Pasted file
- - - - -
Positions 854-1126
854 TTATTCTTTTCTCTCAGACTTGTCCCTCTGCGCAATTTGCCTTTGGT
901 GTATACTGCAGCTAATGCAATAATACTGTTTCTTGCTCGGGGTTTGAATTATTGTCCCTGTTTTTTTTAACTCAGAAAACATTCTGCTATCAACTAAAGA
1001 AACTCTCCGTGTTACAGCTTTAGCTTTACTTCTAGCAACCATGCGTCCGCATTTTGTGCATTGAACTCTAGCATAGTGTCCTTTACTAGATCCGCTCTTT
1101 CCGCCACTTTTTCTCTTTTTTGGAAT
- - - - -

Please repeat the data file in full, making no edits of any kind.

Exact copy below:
Positions 854-1126
854 TTATTCTTTTCTCTCAGACTTGTCCCTCTGCGCAATTTGCCTTTGGT
901 GTATACTGCAGCTAATGCAATAATACTGTTTCTTGCTCGGGGTTTGAATTATTGTCCCTGTTTTTTTTAACTCAGAAAACATTCTGCTATCAACTAAAGA
1001 AACTCTCCGTGTTACAGCTTTAGCTTTACTTCTAGCAACCATGCGTCCGCATTTTGTGCATTGAACTCTAGCATAGTGTCCTTTACTAGATCCGCTCTTT
1101 CCGCCACTTTTTCTCTTTTTTGGAAT